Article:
“Acoustics” in architecture means improving sound in environments. Although it is a complex science, understanding the basics – and making efficient and effective decisions – is much easier than you might think. The first step is to understand that there are two technical categories used in acoustics: soundproofing and acoustical treatment. Soundproofing means “less noise” and treatment, “better sound”.
Soundproofing is commonly used in music recording studios – but it can also be applied in locations near major avenues, schools, construction zones or even drummers’ neighbors. Soundproofing an environment is like protecting it against bad weather: the structure should be as solid as possible and without holes or cracks. To reduce the noise coming into and going out of a room, one must increase the structural mass of the walls, floor and ceiling, and seal the air gaps surrounding doors and windows, as well as the openings for refrigeration and electrical outlets. The extent of the measures taken will depend on how much noise there is on the outside, and how much you want it to be reduced on the inside.
(1) Incident Sound / (2) Reflected Sound / (3) Transmitted Sound / (4) Absorbed Sound
On the other hand, sound treatments are used when you want to improve sound quality within an environment – for diners to hear and understand conversations at their tables in a restaurant, for students to understand teachers, for the whole audience to enjoy the music in an auditorium. All building materials have acoustic properties as they can potentially absorb, reflect or transmit sounds that reach them. When sounds are reflected, they cause an increase in the overall echo and reverberation levels in a space. When treating rooms correctly, echo and reverberation is reduced – and to treat rooms, there are two methods available: sound absorption and diffusion. The best treatment strategies combine these two techniques.
Sound absorption is defined as the incident sound that strikes a material that is not reflected back. An open window is an excellent absorber, since sounds that pass through the open window are not reflected back. Acoustic absorbers use materials designed for the purpose of absorbing sound that could otherwise be reflected back into the room. The more fibrous a material, the better the absorption, and denser materials are usually less absorbent. The acoustic absorption characteristics of different materials can vary significantly by frequency. In general, low frequency sounds are very difficult to absorb because of their long wavelengths. However, we are generally less sensitive to low frequency sounds, which means we often do not need to treat a room for low-frequency absorption.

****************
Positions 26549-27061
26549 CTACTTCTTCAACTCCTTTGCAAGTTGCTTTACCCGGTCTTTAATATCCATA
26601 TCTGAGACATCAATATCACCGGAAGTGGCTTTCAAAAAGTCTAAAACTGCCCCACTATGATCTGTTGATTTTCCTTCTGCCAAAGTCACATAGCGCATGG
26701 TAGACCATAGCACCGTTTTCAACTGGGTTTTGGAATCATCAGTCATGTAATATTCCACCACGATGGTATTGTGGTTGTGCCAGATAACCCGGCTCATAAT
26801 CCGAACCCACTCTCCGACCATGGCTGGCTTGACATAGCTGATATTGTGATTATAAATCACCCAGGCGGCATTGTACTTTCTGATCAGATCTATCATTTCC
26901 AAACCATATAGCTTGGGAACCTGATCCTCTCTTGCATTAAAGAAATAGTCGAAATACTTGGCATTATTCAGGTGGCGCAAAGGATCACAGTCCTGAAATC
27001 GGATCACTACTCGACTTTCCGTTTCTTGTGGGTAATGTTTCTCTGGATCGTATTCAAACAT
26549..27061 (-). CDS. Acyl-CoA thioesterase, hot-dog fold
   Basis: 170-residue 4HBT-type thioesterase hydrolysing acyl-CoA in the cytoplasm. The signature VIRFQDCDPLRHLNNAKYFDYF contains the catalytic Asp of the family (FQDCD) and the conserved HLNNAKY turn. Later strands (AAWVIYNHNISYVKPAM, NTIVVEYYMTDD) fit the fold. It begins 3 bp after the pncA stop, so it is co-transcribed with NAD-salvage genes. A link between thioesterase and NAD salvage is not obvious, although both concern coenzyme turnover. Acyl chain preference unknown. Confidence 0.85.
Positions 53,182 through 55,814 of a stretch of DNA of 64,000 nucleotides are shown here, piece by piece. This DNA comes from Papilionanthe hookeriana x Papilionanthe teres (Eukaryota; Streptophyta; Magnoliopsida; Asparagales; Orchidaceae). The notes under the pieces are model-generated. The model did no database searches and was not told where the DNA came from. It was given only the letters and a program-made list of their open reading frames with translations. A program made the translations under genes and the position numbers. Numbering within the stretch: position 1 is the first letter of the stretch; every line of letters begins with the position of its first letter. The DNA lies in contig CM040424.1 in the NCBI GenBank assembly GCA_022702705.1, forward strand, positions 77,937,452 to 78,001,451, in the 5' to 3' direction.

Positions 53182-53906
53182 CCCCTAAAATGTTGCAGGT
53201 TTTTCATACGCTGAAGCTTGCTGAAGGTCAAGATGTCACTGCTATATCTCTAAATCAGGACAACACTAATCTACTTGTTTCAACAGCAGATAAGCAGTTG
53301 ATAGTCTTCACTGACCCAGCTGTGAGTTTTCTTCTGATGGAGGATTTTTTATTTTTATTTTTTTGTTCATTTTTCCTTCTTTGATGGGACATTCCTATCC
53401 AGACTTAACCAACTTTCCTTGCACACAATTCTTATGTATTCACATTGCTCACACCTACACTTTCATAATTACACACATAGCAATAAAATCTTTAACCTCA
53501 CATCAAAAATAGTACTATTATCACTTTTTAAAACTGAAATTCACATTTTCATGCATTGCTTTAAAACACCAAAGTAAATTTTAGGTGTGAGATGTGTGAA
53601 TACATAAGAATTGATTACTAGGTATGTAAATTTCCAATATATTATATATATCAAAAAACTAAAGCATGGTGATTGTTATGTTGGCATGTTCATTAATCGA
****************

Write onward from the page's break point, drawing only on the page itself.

Diffusion is the method of spreading sound energy with a diffuser to improve sound in a space. However, the process and tools of sound diffusion can be misunderstood, even by some professionals. Diffusion spreads the reflected sound energy in a room, also reducing the harmful effects of strong echo and reverberation. One type of diffusor is a curved panel, often with a fabric cover, which can be easily placed on walls and ceilings. These types of panels have the advantage of uniformly spreading flat-wall reflections that would otherwise be combined with original sound waves to create destructive interference. In a concert hall, for example, diffusion panels are used to enhance the richness of sound and help create a sense of spaciousness.
When a sound wave reaches an acoustic material, the sound wave vibrates the fibers or particles of the absorbent material. This vibration causes small amounts of heat due to friction and thus the sound absorption is performed by means of energy for heat conversion. For the majority of conventional acoustic materials, the density and thickness of the material affect the sound absorption amount and frequencies absorbed by the material. While the inherent composition of the acoustic material determines its performance, other factors may be used to improve or influence acoustic performance. For example, the incorporation of an air space behind an acoustic ceiling or a wall panel often improves low frequency performance.
By installing absorbers and diffusers in a space, the level of undesirable noise, in the form of echo and reverberation, is reduced. Noise is a relative term and can range from low levels of intrusive sound in a quiet environment to loud sounds in an already noisy environment. When noise levels are high enough, background noise can mask the speech sound levels that you want to hear. Restaurants can be classic examples of excessive noise interference due to lack of sound absorbing materials to prevent excessive build-up of echo and reverberation. Customers speak louder and louder to be heard and in doing so simply add to the noise. Proper acoustical treatments will helpreduce the accumulation of sound reflections and will reduce the need for customers to speak increasingly louder.
Being in an environment with inadequate acoustics can be extremely unpleasant and directly influences the environmental comfort of a space, our behavior, and even our productivity. Just as architects do not necessarily need be experts in every technical aspect of a project, it is the same for acoustical knowledge – it can be helpful to call on acoustical-product suppliers to carefully review the technical specifications of a project and to recommend the best available products to improve the acoustical environment.However, it’s also helpful to have a basic idea of these issues – it will help us make informed decisions for incorporating better sound within the project’s design, ultimately delivering a better user experience.
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